Creativity is a fascinating and important subject for anyone to study.  Understanding how people tap into their creative powers and why some are better than others is quite interesting.  Nancy C. Andreasen is a very qualified person to address this topic.  In addition to a PhD in English literature, she later switched careers and earned an MD with a residency in psychiatry.  In the current edition of The Atlantic, Andreasen writes on “Secrets of the Creative Brain” (July/August 2014, pp. 62–75).  Not only do I highly recommend the article to you, but also I will devote several of my blog posts to various aspects of it beginning today.

A common misconception that Andreasen addresses is the connection between IQ and creativity.  Many people assume that the more intelligent you are, the more creative you are.  Citing the classic research of Lewis M. Terman (a Stanford psychologist who wrote the multivolume work, Genetic Studies of Genius), Andreasen emphasizes that the supposed linkage between IQ and creativity is a bit of a misnomer:

[Terman’s studies] debunked some stereotypes and introduced new paradoxes. . . . High IQs did not predict high levels of creative achievement later in life.  Only a few [of the study individuals] made significant creative contributions to society; none appear to have demonstrated extremely high creativity levels of the sort recognized by major awards, such as the Nobel Prize.  . . . Thirty percent of the men and 33 percent of the women did not even graduate from college.  . . . A crucial conclusion from Terman’s study is that having a high IQ is not equivalent to being highly creative.” (p. 65)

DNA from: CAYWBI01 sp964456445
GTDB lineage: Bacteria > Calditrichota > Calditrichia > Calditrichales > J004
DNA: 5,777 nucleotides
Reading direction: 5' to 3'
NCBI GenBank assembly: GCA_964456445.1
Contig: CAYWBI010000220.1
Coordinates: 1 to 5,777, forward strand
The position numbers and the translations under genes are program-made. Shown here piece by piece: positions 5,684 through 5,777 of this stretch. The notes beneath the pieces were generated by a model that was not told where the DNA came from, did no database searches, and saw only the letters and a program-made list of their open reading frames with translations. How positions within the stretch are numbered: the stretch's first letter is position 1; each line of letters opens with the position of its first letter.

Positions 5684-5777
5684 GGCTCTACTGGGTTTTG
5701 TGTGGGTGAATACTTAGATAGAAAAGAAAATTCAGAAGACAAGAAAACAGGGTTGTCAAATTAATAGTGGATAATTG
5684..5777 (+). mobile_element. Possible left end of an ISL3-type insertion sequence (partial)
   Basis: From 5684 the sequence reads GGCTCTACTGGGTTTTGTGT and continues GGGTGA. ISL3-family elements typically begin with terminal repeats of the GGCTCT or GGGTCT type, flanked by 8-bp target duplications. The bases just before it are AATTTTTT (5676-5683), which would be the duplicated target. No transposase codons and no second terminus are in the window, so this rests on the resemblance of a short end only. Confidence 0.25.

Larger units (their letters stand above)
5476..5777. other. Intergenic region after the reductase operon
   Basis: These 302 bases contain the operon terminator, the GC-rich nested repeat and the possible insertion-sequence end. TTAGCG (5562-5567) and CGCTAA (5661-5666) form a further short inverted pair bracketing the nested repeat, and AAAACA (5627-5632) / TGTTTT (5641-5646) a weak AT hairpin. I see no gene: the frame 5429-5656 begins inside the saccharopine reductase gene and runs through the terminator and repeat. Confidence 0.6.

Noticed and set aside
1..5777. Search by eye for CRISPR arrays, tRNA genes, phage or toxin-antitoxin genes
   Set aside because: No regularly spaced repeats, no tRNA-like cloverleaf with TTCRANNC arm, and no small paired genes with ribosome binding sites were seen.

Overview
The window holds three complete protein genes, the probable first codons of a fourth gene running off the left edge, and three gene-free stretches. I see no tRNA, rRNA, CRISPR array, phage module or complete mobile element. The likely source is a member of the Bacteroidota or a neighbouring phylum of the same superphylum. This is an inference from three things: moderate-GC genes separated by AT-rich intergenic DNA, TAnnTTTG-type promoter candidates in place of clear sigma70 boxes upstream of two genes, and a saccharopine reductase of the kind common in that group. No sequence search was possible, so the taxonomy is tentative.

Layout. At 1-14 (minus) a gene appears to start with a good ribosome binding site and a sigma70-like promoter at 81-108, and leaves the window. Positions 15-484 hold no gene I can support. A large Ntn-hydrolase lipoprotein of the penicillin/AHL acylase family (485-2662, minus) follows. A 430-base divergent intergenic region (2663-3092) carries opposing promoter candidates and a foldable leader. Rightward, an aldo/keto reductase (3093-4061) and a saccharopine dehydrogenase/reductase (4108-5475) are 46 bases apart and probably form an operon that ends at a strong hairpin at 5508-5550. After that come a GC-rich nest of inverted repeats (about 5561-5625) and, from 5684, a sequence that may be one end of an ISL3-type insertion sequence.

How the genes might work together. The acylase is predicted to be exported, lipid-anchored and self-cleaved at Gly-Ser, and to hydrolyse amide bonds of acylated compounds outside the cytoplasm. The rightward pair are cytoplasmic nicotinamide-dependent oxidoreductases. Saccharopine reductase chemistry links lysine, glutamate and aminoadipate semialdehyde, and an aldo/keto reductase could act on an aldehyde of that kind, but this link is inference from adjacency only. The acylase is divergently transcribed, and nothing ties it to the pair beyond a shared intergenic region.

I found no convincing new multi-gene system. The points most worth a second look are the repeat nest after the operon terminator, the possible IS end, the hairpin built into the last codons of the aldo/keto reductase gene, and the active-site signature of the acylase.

Therefore, the first challenge we must conquer is assuming that because someone is extremely smart he or she must therefore be highly creative and vice versa.  I have met extremely intelligent people at both ends of the creativity spectrum.  Intelligence alone is not an automatic driver of creativity.

This insight has important implications for how we make business decisions, work in teams, delegate projects, and relate to colleagues.  The dimensions of our diverse identities indeed run a wide and deep gamut.  Perhaps we need to check ourselves in how we are assessing our own and our colleague’s intelligence and creativity.  Assumptions can do a disservice to everyone.

About James Meadows

Currently I serve as a training team manager for Johnson Controls at a customer-care center in Kansas City. Additionally, I am a business consultant, a freelance corporate writer, an Assembly of God ordained minister, a Civil Air Patrol chaplain, and a blogger. I believe we are living in the most fascinating times of human history. To maximize the opportunities these times present, I have a passionate interest in leadership development and organizational success, both of which I view as inextricably linked.

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